380 HISTORY OF JACKSON COUNTY.
DRIFTWOOD TOWNSHIP - FRENCH SETTLEMENT - WHITE SETTLERS - CON-
FEDERATES OF AARON BURR - INDIAN DEPREDATIONS - STRUGGLES OF
THE PIONEERS - GRIST MILLS - LAND ENTRIES - WILD ANIMALS -
BIRTHS, MARRIAGES AND DEATHS - CHURCHES - VALLONIA, ETC.
"Once o'er all this favored land,
Savage wilds and darkness spread,
Sheltered now by Thy kind hand.
Cheerful dwellings rear their heads."
THERE is no history that is perfect, and the writers would do
themselves an injustice should they claim that this work is
either without errors, or complete in detail. In recording the
recollections of the aged and wavering memory, we do not seek to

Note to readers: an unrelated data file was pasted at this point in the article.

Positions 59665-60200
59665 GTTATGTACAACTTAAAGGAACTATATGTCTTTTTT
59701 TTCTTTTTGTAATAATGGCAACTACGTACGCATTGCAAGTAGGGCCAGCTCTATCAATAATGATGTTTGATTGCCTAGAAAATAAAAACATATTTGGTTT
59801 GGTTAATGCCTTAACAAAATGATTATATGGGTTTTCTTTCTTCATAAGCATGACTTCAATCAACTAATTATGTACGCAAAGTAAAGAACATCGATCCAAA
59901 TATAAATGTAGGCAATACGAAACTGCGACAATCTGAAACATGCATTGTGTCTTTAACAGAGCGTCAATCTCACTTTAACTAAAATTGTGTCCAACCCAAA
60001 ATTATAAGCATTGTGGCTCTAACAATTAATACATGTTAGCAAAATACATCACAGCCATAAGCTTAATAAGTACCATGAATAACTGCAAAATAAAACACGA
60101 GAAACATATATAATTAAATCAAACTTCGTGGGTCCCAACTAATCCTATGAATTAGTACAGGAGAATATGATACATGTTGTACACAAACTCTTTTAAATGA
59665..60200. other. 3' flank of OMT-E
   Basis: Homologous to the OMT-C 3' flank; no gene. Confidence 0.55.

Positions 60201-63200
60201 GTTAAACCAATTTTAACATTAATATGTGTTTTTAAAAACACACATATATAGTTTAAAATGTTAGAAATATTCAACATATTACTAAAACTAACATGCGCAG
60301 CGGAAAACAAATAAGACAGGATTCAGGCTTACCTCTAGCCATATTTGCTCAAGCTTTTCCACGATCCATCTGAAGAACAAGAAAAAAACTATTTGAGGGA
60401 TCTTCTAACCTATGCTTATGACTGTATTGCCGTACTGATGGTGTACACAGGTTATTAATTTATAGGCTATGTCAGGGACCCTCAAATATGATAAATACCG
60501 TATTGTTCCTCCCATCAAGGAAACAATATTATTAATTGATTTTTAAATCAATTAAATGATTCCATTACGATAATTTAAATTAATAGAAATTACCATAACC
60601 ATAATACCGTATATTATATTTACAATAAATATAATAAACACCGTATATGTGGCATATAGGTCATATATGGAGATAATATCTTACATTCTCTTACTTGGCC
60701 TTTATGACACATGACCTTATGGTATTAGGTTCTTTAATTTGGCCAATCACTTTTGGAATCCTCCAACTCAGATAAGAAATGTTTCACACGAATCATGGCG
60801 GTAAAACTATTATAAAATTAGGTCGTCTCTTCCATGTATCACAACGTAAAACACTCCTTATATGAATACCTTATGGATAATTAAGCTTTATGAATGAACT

reconcile discrepancies, but to embody in these pages the names
of deeds and privations of those whose like can never more be
seen in this or any other country. Children, grand-children and
great-grandchildren succeed to the blessings of happy homes,
the foundations of which were laid by their fathers in a
wilderness beset by the dangers incident to pioneer life. The
reckless undertaking of establishing homes in a land filled with
wild and savage beasts, and still more savage men, was not that
the founder might live to reap the rewards or enjoy the blessings,
but in order that their children might be better provided for in
Tradition has taught the people of Jackson that in the latter
part of the eighteenth century there was a settlement made by the
French, and a trading post established on the land where Vallonia
now stands. In fact, the evidences are not altogether traditional.
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